If anyone was hoping for better times in 2021, they will have been sorely disappointed with the first week of the new year. With Lockdown 3.0, Brexit and the teeny, tiny issue of a would-be coup on the US Capitol in the space of just seven days, there’s not much to feel positive about just yet. But whilst the world goes mad around us all, at least there’s solace in the fact that books like Betty exist.
Before I go any further, I’m not saying Betty is all sunshines and rainbows. In fact, it’s really the opposite. Betty pays homage to the author, Tiffany McDaniel’s mother, and charts her coming of age in what can only be described as bleak and rocky circumstances.
But, at the same time as being dark and gritty, Betty is mythological and poetic. It effortlessly marries the harsh realities of poverty, domestic and sexual abuse and racism in 1960’s America with the culture and beauty of Native American myth and symbolism. And through it all, it’s also a story about womanhood and female power.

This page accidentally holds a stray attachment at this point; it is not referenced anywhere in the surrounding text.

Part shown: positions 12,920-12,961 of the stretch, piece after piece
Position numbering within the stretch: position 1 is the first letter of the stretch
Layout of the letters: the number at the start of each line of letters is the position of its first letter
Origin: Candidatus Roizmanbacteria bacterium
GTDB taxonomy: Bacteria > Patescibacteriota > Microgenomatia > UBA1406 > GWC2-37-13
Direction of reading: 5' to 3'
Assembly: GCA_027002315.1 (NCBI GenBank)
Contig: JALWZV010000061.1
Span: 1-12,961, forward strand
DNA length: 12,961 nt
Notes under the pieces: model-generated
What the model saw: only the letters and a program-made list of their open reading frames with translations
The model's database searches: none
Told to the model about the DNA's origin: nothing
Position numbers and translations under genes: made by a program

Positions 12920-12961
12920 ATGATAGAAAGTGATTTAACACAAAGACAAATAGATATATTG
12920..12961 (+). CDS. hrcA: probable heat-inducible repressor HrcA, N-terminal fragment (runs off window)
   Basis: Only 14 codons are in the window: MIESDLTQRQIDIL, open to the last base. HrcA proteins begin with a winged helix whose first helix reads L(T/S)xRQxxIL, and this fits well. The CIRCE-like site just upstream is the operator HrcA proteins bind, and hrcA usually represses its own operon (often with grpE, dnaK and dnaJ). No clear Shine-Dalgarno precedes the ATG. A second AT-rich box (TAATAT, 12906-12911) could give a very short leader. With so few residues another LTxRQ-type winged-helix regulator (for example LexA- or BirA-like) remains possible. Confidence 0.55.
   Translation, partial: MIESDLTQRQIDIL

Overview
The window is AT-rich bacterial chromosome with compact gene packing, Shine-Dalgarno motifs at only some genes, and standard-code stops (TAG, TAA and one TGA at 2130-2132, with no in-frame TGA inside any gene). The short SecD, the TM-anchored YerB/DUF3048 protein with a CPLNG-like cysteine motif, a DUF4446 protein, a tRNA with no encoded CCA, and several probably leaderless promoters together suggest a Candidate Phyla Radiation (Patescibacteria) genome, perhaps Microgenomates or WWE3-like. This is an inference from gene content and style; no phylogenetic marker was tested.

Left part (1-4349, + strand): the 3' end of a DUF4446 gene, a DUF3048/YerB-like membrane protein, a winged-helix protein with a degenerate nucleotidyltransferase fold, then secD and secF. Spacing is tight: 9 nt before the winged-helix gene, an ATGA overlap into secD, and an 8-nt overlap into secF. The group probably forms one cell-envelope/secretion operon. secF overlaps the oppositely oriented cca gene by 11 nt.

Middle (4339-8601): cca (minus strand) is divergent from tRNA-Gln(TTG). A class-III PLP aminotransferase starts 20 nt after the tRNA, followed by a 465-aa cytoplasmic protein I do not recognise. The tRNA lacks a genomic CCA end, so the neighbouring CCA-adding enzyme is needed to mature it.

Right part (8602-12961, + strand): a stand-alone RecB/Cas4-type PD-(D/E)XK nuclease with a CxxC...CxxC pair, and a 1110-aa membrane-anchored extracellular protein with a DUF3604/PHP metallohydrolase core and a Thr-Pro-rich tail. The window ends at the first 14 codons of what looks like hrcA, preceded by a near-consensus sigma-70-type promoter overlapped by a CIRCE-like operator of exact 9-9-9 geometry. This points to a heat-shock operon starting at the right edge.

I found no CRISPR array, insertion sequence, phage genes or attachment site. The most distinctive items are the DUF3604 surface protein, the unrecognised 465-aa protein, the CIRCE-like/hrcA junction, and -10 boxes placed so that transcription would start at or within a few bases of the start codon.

Betty does that amazing thing that only a few other novels do; it stops time. I was so absorbed, I could have read it forever. It’s one of those rare books that’s so accurate in its portrayal of humanity (and inhumanity) that you just get it, even as someone completely removed from the setting and story in every possible way.
In any other book, this story would be depressing. But, whilst tragic in so many ways, it has all the tropes of that higher plane of tragedy that connects in a deeper way. Betty could so easily get lost in its own bleakness, bringing the reader with it. Instead, it gives us something to think about, without being preachy, and connects us to our humanity and emotion through the crafting of its words.